CNN Financial News Producer
With the World Health Organization calling the outbreak of swine flu a "public health emergency of international concern," stock markets around the world stumbled overnight and into Monday morning.
At a time when the global economy and financial system are already fragile, such a health scare will likely put the brakes on global travel and trade. The European Union, for example, is urging its citizens to avoid non-essential travel to Mexico and the United States in the face of the outbreak.
Meanwhile, airline and hotel stocks are tanking across the board on fears that a potential pandemic will cripple the global tourism industry.
And as you might expect, shares of the leading flu vaccine makers are getting a lift on the expectation that orders will increase.
Oil prices tumble
Crude oil fell more than 5% overnight as concerns about the potential economic repercussions of a swine flu pandemic weighed on the market and lifted the U.S. dollar.
Crude fell below $49/barrel in electronic trading this morning. On Friday, oil surged nearly 4% to settle at $51.55 a barrel.
GM goes for broke
General Motors today announced plans to cut 23,000 U.S. jobs by 2011, drop its storied Pontiac brand and slash 40% of its dealer network in its latest bid to stay out of bankruptcy.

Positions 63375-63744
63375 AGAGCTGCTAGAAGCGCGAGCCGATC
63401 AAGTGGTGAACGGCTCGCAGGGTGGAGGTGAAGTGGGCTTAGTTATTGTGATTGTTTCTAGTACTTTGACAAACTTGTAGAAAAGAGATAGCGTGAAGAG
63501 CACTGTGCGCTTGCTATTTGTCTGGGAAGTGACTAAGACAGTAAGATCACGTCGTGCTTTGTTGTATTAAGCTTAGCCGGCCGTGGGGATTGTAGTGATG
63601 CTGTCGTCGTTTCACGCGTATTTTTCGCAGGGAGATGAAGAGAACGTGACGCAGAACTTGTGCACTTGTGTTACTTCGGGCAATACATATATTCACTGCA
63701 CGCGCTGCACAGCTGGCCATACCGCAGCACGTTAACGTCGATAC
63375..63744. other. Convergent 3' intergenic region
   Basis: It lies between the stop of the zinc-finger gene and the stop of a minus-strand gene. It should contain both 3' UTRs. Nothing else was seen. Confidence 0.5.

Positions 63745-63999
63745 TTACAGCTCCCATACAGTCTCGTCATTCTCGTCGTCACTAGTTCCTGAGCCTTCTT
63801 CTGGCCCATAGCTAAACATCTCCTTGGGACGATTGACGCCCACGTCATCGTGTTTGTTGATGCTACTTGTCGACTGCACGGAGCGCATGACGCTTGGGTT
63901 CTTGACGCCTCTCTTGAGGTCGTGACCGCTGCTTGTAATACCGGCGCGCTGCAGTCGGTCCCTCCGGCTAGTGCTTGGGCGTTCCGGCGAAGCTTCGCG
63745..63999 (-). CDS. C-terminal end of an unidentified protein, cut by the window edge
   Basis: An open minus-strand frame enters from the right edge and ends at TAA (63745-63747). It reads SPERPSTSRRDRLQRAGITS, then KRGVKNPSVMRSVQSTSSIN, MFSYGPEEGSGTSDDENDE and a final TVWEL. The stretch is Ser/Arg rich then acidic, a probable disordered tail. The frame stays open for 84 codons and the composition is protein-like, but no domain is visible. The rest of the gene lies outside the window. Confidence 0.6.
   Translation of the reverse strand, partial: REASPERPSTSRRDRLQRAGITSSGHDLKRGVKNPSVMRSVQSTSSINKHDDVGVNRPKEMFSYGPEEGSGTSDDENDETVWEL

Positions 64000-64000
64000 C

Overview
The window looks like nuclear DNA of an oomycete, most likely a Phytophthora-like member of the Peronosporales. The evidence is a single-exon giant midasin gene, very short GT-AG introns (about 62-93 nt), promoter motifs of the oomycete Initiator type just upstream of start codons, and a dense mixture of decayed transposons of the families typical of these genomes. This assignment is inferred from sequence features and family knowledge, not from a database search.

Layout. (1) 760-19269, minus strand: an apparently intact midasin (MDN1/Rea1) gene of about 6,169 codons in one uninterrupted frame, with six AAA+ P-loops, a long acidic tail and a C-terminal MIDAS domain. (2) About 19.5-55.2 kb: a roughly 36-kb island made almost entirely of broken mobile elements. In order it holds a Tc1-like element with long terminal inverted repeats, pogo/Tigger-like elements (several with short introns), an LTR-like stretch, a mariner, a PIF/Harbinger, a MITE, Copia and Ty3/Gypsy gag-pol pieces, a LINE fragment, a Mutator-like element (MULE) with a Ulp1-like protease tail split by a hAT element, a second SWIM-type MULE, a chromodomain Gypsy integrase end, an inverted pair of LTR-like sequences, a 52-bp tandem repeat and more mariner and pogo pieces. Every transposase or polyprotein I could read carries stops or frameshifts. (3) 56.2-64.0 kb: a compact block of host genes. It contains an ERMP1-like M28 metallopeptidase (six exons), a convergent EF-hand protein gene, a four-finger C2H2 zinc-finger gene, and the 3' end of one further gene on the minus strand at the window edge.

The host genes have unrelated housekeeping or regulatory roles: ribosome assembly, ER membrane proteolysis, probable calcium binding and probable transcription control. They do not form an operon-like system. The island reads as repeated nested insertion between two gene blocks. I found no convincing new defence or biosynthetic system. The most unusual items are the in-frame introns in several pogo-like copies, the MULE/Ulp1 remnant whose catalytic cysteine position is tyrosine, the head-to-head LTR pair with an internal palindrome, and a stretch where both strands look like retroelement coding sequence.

The new restructuring proposal will leave the Treasury Department, and as such U.S. taxpayers, owning a significant stake in GM. The Treasury will accept GM stock rather than cash for repayment of about $10 billion that the government has already lent to the automaker.
Trust funds controlled by the United Auto Workers union would also hold a significant stake in the company. Between them, Treasury and the unions would own 89% of GM.
GM also announced an offer to its bondholders to swap $24 billion of the company's $27 billion in unsecured debt for stock. GM is offering bondholders 225 shares of its stock for every $1,000 it owes the bondholders in principal.
CEO Fritz Henderson warned during a press conference today that bankruptcy is still very likely unless bondholders agree to the swap.
The moves are GM's latest efforts to cut costs and stem losses that have dogged its North American auto operations since 2005, and today’s news represents an additional reduction of 7,000 to 8,000 jobs beyond what GM disclosed in its previous viability plan back in February.
Chrysler wins concessions from UAW
Meanwhile, privately-held Chrysler cleared another major obstacle to its survival Sunday when it reached a tentative deal for concessions with the United Auto Workers union
The automaker is just days away from a government deadline to gain concessions from its unions and debtholders, as well as form an alliance with Italy's Fiat, or face almost certain liquidation.
The UAW said the agreement was reached with Chrysler, Fiat and the Treasury Department - and includes modifications to the union's 2007 collective bargaining agreement and the trust program dedicated to retiree health benefits.
The deal does not, however, guarantee that Chrysler will be able to avoid bankruptcy. It still needs to be ratified by the automaker’s rank-and-file union members. That vote is scheduled to take place Wednesday.
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